Our tendency to recall best the last and first items in a list
first few words receive greater attention/ are transferred to long term memory
item at the end of the list are still in short term memory.
the way in which you encode information (superficial level vs. processing deeply) helps your remembrance level
encoding on a basic level based on the structure or appearance of words
the two types of rehearsal
maintenance rehearsal and elaborative rehearsal
short term memory, repeating the information over and over again. example: just reading the book without notes or anything
long term memory, encode the information in a new way relate it to your life. This deeper fashion will help you remember it in the long run. example: reading the book and taking notes in your own words
relate to things you already know (similar to chunking). When you put the new info with things you already know it is easier to organize
spacing out your studying= beneficial to results. the more spaced out the studying the better retained the info will be. Also it is more likely to be remembered long term
Massed vs. distributed practice
distributed practice: spacing the studying out
a false belief of knowing the information. Causes over-confidence
coming up with the info yourself rather than just reading it helps with remembering it.
continued rehearsal even when the info is mastered. This increases your chance of remembering it when it needs to be retrieved (aka during the test)
anything you can declare you know from memory
concepts and world knowledge- you dont know where you learned it you just know it. example: the first president of the United States
knowledge of personal information- a specific experience in your life. Example: what you had for dinner
the inability to remember things from your very early childhood. Things that kids under three are most likely to actually remember are traumatic experiences and special memories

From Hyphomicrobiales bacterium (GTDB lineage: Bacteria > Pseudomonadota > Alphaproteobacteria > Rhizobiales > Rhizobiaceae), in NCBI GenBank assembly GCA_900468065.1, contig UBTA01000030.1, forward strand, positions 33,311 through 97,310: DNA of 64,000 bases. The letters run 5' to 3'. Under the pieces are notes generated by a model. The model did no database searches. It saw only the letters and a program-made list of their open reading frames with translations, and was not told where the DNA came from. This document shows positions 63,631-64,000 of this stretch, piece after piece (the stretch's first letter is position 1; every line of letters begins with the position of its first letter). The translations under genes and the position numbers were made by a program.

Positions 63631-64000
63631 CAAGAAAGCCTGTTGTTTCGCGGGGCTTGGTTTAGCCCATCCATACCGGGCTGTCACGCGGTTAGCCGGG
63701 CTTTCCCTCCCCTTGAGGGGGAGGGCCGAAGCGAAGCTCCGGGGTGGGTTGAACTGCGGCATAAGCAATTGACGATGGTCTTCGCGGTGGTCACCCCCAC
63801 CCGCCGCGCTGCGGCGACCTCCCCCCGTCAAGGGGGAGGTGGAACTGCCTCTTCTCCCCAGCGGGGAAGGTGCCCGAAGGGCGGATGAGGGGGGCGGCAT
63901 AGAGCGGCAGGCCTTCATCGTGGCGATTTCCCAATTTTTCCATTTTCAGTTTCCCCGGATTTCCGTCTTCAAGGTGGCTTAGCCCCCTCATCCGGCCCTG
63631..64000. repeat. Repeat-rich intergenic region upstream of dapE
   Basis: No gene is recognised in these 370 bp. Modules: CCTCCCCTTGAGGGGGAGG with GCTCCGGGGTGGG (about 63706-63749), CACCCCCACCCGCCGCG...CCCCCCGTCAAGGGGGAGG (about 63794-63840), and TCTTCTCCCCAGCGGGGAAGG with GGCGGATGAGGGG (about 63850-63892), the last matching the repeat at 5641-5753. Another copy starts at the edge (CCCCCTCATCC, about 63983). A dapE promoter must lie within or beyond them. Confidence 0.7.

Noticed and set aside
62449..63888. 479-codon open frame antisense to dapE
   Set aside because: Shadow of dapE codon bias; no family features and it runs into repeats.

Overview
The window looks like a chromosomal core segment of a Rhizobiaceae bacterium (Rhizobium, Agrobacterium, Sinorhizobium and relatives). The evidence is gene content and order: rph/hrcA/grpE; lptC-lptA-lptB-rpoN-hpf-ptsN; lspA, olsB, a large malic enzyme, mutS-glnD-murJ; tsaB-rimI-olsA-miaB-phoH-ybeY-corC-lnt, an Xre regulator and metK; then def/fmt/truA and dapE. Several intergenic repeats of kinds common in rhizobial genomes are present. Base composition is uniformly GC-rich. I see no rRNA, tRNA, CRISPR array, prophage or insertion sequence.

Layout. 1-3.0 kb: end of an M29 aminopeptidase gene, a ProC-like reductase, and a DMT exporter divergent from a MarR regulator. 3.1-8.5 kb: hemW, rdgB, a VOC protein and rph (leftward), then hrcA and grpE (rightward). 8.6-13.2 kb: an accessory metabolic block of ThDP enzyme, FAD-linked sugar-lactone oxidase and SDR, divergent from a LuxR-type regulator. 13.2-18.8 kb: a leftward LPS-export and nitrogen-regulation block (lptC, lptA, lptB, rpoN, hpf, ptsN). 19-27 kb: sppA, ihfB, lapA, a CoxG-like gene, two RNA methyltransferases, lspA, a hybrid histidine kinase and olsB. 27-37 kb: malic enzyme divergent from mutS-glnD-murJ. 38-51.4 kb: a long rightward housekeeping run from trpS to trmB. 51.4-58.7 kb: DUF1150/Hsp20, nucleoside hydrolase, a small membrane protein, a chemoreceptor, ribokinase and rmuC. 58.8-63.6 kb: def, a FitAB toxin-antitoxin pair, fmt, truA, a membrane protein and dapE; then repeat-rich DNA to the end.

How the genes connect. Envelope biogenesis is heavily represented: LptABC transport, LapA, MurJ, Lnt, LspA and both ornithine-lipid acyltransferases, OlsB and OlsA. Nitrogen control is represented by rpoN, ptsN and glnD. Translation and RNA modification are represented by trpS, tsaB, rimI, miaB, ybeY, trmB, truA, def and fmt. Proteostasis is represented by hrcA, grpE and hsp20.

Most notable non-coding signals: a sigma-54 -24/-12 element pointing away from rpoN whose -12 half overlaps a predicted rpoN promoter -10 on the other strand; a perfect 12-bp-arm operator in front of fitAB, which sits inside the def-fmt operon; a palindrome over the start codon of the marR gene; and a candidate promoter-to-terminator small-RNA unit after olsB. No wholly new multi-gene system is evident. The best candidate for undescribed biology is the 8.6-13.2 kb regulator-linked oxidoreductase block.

Allusion of Truth Principle
the more often you hear/see something the more likely you are to believe it. Example: staring at the wrong answer choice on a test will make it start to seem correct
"Tip of the tongue effect"
cannot recall info even when you know that you know it. You are able to access part of the memory but not fully
Recognition vs. Recall
Recognition: multiple choice exams; Recall: free response. You are more likely to do well on recognition
Context dependent memory
If you learn something in a certain context you are more likely to remember it in that context. (seeing a teacher in the classroom vs. at a bar)
state dependent memory
internal state of mind when learning new material. You want to be in the same state of mind while learning that you are when you have to recall it.
Mood Congruent Memory
the tendency to recall experiences that are consistent with one's current good or bad mood
could not form new memories from a specific event forward (hypo campus removed)
inability to retrieve info just before a traumatic event; example: a concussion often makes you forget a bit before it. The more severe the concussion the more you forget before. It is very rare to forget everything.
Recommended textbook explanations
C. Nathan DeWall, David G Myers
C. Nathan DeWall, David G Myers
Richard A. Kasschau